NewsAs cost of living rises, American workers everywhere continue to walk out

As cost of living rises, American workers everywhere continue to walk out

Actor and writer strkers (Photo credit: shutterstock.com / Ringo Chiu)
American workers have had enough.
As inflation and the cost of living continue to set record highs, corporations are paying more attention to the bottom line and ways to get the most production for the least amount of money. Mix this age-old business practice with game-changing technology like artificial intelligence and you have a world where employers prefer to pay a one-time fee for a machine as opposed to a recurring salary for a human being.

Many reasons for the writers strike, and actors joining them on picket lines for first time in 63 years. The threat of an unregulated use of AI a big one where studios can scan & replicate performers to cut costs. Bryan Cranston here perfectly articulating why it’s a problem. pic.twitter.com/D9dJgGnrVb
— Omid Djalili (@omid9) August 30, 2023

Over Labor Day Weekend in Atlanta, as Dragon Con, a convention focusing on anime and cosplay culture came to town, Dunkin’, formerly known as Dunkin’ Donuts, walked out and delivered a strike notice.
“It’s the beginning of Dragon Con,” one striker said. “It was already a busy morning. It’s going to get busier today. Dunkin’ Donuts is going to make a lot of money, they’re going to make hundreds of thousands of dollars today, and they don’t want to give us workers any type of raise or bonus for working this weekend. It’s just not fair to the workers. We’ve had enough. We’re walking out and letting them handle the rest of them.”

TODAY: @DunkinDonuts workers in Atlanta, GA walked off the job ON STRIKE. Workers are fed up with being overworked, underpaid, and receiving crumbs. We’re demanding a fair share of the profits we create.#OrganizetheSouth #UnionsforAll #SolidaritySeason pic.twitter.com/fcvFUVJc1R
— Union of Southern Service Workers (@RaiseUptheSouth) August 31, 2023

The announcement was posted by the Union of Southern Service Workers, the same organization Waffle House employees have gone on strike under in 2023. Some of the workers appeared at Atlanta’s “cop city” protests because the corporation helped fund the proposed project while workers still worked well below livable wages with less-than-ideal benefits.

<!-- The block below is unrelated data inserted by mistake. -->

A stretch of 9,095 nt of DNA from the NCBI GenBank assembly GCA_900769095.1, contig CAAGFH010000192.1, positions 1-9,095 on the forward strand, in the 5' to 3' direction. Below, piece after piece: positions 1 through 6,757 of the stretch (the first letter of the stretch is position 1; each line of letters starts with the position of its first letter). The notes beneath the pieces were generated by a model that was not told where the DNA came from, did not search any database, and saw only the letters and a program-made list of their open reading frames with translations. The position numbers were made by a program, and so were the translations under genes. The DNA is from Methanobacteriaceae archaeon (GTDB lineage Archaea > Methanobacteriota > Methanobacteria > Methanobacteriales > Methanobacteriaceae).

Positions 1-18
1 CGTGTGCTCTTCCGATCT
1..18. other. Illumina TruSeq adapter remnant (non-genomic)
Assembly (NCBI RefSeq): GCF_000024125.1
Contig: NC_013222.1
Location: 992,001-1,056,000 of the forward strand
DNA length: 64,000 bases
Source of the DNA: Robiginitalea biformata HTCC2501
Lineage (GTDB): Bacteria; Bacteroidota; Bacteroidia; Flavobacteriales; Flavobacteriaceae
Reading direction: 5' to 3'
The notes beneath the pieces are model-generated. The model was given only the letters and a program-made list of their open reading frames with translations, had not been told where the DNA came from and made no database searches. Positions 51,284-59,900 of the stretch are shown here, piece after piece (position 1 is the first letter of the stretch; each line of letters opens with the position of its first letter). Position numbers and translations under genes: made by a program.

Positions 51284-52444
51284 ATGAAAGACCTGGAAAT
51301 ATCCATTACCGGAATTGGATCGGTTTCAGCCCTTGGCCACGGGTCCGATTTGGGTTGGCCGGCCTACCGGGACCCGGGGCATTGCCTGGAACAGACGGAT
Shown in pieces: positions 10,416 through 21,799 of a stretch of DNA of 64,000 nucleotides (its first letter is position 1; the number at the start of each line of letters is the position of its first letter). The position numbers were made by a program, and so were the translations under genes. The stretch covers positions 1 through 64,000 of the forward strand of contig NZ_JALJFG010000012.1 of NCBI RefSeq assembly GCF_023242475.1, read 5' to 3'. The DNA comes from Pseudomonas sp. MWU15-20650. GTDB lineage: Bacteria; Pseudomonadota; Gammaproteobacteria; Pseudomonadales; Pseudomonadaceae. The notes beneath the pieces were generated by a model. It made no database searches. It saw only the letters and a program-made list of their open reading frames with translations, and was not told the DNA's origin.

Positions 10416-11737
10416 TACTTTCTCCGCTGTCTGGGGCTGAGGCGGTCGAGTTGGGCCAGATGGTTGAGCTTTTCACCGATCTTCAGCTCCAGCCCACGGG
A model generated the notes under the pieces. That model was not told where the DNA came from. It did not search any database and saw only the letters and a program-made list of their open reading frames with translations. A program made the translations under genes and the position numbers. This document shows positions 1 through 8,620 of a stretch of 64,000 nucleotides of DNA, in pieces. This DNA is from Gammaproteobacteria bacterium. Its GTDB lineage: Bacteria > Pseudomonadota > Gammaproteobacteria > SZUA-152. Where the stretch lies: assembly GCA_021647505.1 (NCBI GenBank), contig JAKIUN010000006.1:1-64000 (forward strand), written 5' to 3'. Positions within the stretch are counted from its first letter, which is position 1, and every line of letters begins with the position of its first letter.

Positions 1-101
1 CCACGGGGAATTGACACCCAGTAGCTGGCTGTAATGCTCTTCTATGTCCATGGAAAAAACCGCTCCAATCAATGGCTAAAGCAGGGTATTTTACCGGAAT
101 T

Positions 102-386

Atlanta protestor Gerald Green speaks against ‘Cop City’ outside City Hall on June 5. (Photo credit: Rashad Milligan for rolling out)
Throughout the summer, UPS workers were on strike for more protection and better pay for all workers within the company. According to Forbes in an Aug. 26 report, the strike was averted as the Teamsters union reached a five-year deal with UPS. The new contract includes wage increases and new protections for employees working in high temperatures.
Over the holiday weekend, America and Southwest Airlines’ workers have chosen to strike. The union has yet to reach a new contract with the company’s pilots or flight attendants. For American, it’s the flight attendants and for Southwest, it’s the pilots. Both groups have voted “overwhelmingly” in favor of a strike on Aug. 31.
“It feels like we’ve gone so far backward that we have to fight just to have the 40-hour work week back,” United Aerospace Workers president Shawn Fain said. “Why is that? So another a—— can make enough money to shoot himself to the moon?”

Shawn Fain, president of @UAW, is changing what it means to be a fighting union.
Speaking to thousands of autoworkers, he said: “Billionaires, in my opinion, don’t have a right to exist.” pic.twitter.com/ZhFls8oKHP
— More Perfect Union (@MorePerfectUS) September 1, 2023

In addition to the historic synchronized strike for Hollywood actors and writers, the first in over 50 years, journalists are also on strike. Workers at the Pittsburgh Post-Gazette have been on strike since October 2022. Philadelphia Inquirer workers have reached a three-year agreement with the company on Sept. 1, while workers for Gannett’s USA Today Network, walked out in large numbers in June.

We just filed a discrimination grievance against The Philadelphia Inquirer.
One of our Black members is paid less than a less-experienced white colleague who is performing the same job. We’ve tried for months to get the company to correct this. The Inquirer has refused to do so.
— The NewsGuild of Greater Philadelphia (@PhillyNewsGuild) February 17, 2022

Rental property increases have finally slowed down after reaching record highs in 2022, according to multiple financial reports. Food prices have also continued to rise, but are increasing at a slower rate in 2023 than how they were rising in 2022, according to NerdWallet. Food prices rose 4.9 percent between July 2022 and July 2023, according to the consumer price index.

Source: Rolling Out

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